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    <p>Fixed cameras installed at the Litchfield Savanna SuperSite provide a time series of fine scale data as a long-term record of vegetation structure and condition. This dense time series of phenocam images provides data for analysis of ecological responses to climate variability, and when consolidated across the entire terrestrial ecosystem research network, supports calibration and validation of satellite-derived remote sensing data, ensuring delivery of higher quality results for broader scale environmental monitoring products. </p> <p>Images are captured half hourly during daylight hours. Images and data products, including timeseries of the Green Chromatic Coordinate (Gcc) for a region-of-interest (ROI) that delineates an area of specific vegetation type, are made available on an almost real-time basis. </p><p> The Litchfield Savanna SuperSite was established in 2013 in Litchfield National Park. Site selection was influenced by the history of long-term monitoring work undertaken in this area by the Darwin Centre for Bushfire Research (formerly Bushfires NT). The core 1ha plot is dominated by <em>Eucalyptus miniata</em> and <em>Eucalyptus tetrodonta</em>. The site is representative of the dominant ecosystem type across northern Australia: frequently burnt tropical savanna in high rainfall areas. For additional site information, see https://www.tern.org.au/tern-observatory/tern-ecosystem-processes/litchfield-savanna-supersite/ . </p><p>Other images collected at the site include photopoints, digital cover photography (DCP), and ancillary images of flora. </p>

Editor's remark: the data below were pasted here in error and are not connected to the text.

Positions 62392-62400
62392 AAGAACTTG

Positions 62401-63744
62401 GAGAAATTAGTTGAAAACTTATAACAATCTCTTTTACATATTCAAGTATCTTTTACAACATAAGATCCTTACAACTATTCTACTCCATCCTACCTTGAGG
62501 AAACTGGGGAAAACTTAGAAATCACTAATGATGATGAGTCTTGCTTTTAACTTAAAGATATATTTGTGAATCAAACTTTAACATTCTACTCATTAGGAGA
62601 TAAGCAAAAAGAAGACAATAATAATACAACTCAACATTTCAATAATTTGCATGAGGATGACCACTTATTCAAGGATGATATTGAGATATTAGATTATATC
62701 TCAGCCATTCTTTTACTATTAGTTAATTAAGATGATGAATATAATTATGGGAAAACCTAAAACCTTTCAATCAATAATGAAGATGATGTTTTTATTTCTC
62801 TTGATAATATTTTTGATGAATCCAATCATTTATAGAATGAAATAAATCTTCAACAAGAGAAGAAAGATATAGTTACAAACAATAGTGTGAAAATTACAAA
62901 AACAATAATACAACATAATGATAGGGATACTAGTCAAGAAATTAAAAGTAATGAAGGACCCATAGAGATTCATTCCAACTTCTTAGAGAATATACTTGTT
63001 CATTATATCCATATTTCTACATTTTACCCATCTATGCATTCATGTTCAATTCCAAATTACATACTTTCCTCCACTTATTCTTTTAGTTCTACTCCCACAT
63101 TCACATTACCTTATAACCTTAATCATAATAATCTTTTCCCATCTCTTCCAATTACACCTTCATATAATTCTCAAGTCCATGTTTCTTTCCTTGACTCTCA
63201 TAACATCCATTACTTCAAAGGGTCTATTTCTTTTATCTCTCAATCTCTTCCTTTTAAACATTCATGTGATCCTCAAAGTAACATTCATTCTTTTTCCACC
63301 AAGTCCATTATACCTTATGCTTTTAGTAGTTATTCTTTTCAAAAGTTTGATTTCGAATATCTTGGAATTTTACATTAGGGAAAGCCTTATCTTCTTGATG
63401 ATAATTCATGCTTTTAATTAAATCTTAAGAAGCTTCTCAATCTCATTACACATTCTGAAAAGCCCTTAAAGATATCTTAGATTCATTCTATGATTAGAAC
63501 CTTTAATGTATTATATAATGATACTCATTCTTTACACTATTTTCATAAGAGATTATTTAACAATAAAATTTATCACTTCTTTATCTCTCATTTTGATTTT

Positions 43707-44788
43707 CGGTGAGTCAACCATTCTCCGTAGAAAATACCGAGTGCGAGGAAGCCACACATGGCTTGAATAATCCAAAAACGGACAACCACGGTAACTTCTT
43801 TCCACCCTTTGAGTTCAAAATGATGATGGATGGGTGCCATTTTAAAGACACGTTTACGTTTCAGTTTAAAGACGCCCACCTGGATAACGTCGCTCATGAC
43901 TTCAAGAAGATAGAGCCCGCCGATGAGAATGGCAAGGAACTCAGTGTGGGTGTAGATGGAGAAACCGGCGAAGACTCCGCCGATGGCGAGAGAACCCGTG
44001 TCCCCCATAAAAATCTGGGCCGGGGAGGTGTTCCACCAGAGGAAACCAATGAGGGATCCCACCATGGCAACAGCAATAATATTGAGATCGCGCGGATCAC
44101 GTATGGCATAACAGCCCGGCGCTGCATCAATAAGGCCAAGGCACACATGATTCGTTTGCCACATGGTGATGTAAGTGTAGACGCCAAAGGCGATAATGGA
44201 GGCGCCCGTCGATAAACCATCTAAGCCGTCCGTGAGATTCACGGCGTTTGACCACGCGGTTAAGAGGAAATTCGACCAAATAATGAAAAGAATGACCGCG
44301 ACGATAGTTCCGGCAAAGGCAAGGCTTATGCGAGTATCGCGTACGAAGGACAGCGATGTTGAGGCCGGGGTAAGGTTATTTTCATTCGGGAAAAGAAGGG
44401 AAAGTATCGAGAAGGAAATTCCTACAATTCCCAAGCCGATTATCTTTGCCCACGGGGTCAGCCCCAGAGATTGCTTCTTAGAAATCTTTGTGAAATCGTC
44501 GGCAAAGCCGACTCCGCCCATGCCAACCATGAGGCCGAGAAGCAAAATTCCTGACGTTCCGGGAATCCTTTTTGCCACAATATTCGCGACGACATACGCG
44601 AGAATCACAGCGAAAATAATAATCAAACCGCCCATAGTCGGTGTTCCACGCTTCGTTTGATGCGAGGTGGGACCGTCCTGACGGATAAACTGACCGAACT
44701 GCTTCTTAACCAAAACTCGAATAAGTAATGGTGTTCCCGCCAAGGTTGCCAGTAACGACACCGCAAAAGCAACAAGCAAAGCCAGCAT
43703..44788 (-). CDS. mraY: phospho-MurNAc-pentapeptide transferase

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    This dataset consists of images of fauna, flora, fungi or general scenery or events captured at the site on an ad-hoc basis and may provide the researcher with information regarding the species that occupy, frequent or traverse this site.<br /> <br /> The Tumbarumba Flux site was established in 2000 and started measuring in 2001. The 1 hectare (ha) SuperSite plot was established in 2015. Preliminary images have been captured since 2000 using various sampling strategies and protocols. The overstorey is dominated by <em>Eucalyptus delegatensis</em> and <em>Eucalyptus dalrympleana</em>. For additional site information, see https://www.tern.org.au/tern-observatory/tern-ecosystem-processes/tumbarumba-wet-eucalypt-supersite/ .<br /><br /> Other images collected at the site include digital cover photography, phenocam time-lapse images taken from fixed under and overstorey cameras, and photopoints. <br /><br /> <iframe src="https://maps.google.com/maps?layer=c&amp;panoid=M8Y1wzLaKZkAAAQfCUGTcg&amp;ie=UTF8&amp;source=embed&amp;output=svembed&amp;cbp=13%2C256.70292604843684%2C%2C0%2C-24.374810904891447" title="Tumbarumba Wet Eucalypt SuperSite - Winter 2014" style="height:248px;width:462px;"></iframe> <br />Tumbarumba Wet Eucalypt SuperSite - Winter 2014<br />